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Video Friday: The CIA's Declassified Robotic Spy Critters

The CIA had an operational robotic dragonfly in the 1970s, and we have video of it flying

2 min read
Video Friday: The CIA's Declassified Robotic Spy Critters

Yeah, we've got other videos for you this week too, but how often do you get to see footage of ex-super-secret robotic fish and bugs that we'd be impressed by if we saw them today even though they were invented decades ago? Never, that's how often, except for today.

We first learned about these robots last year when we spotted them on the official Flickr account of the CIA, and yesterday, the CIA followed up in a timely fashion with videos of the 'bots in action. First let's meet Charlie, a robotic catfish from the 1990s:

Charlie's mission was to "collect water samples undetected," you say? Riiiiiight.

And this is the Insectothopter, a miniature UAV modeled (quite realistically) after a dragonfly, designed to carry a tiny microphone around without being noticed:

Look Mr. Smug CIA Narrator Guy, I'd totally be impressed if a company had just invented a robotic dragonfly.

The craziest part of all this is the fact that the CIA had this dragonfly operational 40 years ago. It really, really makes us wonder what they've got going on right now that we won't hear about until several decades go by.

[ CIA Museum ]

 

 

Speaking of robotic bugs, TU-Delft's Delfly II has been learning how to control itself in a wind tunnel:

[ Delfly ]

 

 

Speaking of speaking of robotic bugs, Harvard's flapping-wing microbot has been learning to control itself in midair:

[ Harvard Microrobotics Lab ]

 

 

You remember Affetto, don't you? This robot baby started off as just a head, but now it has a torso, which means that it's only a pair of legs away from being able to chase you down:

Via [ Plastic Pals ]

 

 

We've been keeping a close eye on MIT's meticulously bio-inspired robotic cheetah, which just recently tested out a running gait for the first time:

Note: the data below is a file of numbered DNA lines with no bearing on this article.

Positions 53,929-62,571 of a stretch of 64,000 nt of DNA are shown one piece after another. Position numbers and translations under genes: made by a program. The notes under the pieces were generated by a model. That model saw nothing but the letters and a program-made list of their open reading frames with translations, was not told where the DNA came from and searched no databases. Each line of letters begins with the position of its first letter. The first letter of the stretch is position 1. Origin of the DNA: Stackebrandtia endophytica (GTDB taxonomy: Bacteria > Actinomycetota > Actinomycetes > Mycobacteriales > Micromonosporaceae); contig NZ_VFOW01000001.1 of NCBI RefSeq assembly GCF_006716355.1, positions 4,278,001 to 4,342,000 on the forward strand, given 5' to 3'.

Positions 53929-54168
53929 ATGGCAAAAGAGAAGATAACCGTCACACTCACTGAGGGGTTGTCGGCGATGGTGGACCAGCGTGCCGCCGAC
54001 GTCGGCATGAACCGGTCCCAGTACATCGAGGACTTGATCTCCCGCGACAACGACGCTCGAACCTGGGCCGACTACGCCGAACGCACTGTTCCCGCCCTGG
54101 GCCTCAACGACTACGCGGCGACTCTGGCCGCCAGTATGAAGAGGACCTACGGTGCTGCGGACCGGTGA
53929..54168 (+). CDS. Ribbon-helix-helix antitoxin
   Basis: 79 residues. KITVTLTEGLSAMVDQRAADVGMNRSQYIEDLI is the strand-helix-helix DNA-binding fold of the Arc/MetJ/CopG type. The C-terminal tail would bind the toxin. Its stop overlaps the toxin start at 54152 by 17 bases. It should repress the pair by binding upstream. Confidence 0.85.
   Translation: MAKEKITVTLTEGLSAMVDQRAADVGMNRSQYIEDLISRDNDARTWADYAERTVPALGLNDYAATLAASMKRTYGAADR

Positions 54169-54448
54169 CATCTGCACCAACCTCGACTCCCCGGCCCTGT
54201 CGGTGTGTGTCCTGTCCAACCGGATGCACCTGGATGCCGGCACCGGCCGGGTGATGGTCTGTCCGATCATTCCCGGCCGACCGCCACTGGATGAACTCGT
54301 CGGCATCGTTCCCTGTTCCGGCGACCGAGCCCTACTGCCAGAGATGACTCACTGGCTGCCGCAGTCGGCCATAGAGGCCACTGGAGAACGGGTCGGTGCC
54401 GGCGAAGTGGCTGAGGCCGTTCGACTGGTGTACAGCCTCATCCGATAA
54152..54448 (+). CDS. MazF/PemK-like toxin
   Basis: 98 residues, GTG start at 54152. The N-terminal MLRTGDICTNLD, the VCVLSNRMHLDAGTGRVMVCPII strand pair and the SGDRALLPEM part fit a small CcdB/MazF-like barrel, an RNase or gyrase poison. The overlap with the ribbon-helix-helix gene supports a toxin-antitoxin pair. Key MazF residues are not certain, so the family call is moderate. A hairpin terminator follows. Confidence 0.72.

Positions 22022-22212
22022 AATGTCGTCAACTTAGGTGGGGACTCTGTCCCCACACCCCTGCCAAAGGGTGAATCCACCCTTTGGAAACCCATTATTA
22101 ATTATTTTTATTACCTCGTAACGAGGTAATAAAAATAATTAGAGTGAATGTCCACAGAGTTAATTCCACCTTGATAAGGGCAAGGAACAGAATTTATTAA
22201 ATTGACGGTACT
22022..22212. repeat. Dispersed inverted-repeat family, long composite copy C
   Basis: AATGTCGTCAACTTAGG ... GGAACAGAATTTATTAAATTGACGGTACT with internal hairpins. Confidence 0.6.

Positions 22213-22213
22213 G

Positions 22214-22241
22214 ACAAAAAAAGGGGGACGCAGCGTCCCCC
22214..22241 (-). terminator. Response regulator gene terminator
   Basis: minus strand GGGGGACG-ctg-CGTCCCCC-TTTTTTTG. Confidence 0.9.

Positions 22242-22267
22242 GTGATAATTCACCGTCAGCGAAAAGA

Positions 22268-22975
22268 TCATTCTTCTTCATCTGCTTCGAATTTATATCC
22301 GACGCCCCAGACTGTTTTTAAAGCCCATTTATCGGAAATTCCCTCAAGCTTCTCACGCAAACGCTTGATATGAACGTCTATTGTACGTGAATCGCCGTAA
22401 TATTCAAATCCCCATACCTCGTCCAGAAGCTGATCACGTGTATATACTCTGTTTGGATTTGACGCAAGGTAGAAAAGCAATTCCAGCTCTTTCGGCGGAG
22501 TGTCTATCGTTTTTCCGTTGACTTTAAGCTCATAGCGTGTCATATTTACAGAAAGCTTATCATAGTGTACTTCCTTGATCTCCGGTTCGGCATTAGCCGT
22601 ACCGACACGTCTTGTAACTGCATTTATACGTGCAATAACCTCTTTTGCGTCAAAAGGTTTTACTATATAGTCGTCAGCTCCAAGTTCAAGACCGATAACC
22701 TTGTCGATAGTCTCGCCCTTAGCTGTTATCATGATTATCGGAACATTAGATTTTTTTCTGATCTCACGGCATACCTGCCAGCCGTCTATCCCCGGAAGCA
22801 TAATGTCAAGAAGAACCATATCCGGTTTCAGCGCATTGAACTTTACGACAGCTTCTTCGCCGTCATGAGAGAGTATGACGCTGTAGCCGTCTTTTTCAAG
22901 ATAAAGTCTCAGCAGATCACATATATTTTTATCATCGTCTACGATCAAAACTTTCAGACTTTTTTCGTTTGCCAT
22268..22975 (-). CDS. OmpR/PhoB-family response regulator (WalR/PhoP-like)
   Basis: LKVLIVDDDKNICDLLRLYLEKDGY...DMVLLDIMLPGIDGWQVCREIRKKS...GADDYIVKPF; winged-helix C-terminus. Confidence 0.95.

"Running" means that the cheetah has all four paws off the treadmill for some period of time. It's not a sprint quite yet, but we hear that this robot should be stepping out of the lab and strutting its stuff outdoors in the near future.

[ MIT Biomimetic Lab ]

 

 

This has to be the greatest trash can the world has ever seen:

Someone, for the love of all that is robot, put this thing on Kickstarter so that I can throw money at it. Take my money! TAKE IT!!!

Thanks Ryan!

 

 

And finally, we have this:

Yep.

The Conversation (0)

The Bionic-Hand Arms Race

The prosthetics industry is too focused on high-tech limbs that are complicated, costly, and often impractical

12 min read
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A photograph of a young woman with brown eyes and neck length hair dyed rose gold sits at a white table. In one hand she holds a carbon fiber robotic arm and hand. Her other arm ends near her elbow. Her short sleeve shirt has a pattern on it of illustrated hands.

The author, Britt Young, holding her Ottobock bebionic bionic arm.

Gabriela Hasbun. Makeup: Maria Nguyen for MAC cosmetics; Hair: Joan Laqui for Living Proof
DarkGray

In Jules Verne’s 1865 novel From the Earth to the Moon, members of the fictitious Baltimore Gun Club, all disabled Civil War veterans, restlessly search for a new enemy to conquer. They had spent the war innovating new, deadlier weaponry. By the war’s end, with “not quite one arm between four persons, and exactly two legs between six,” these self-taught amputee-weaponsmiths decide to repurpose their skills toward a new projectile: a rocket ship.

The story of the Baltimore Gun Club propelling themselves to the moon is about the extraordinary masculine power of the veteran, who doesn’t simply “overcome” his disability; he derives power and ambition from it. Their “crutches, wooden legs, artificial arms, steel hooks, caoutchouc [rubber] jaws, silver craniums [and] platinum noses” don’t play leading roles in their personalities—they are merely tools on their bodies. These piecemeal men are unlikely crusaders of invention with an even more unlikely mission. And yet who better to design the next great leap in technology than men remade by technology themselves?

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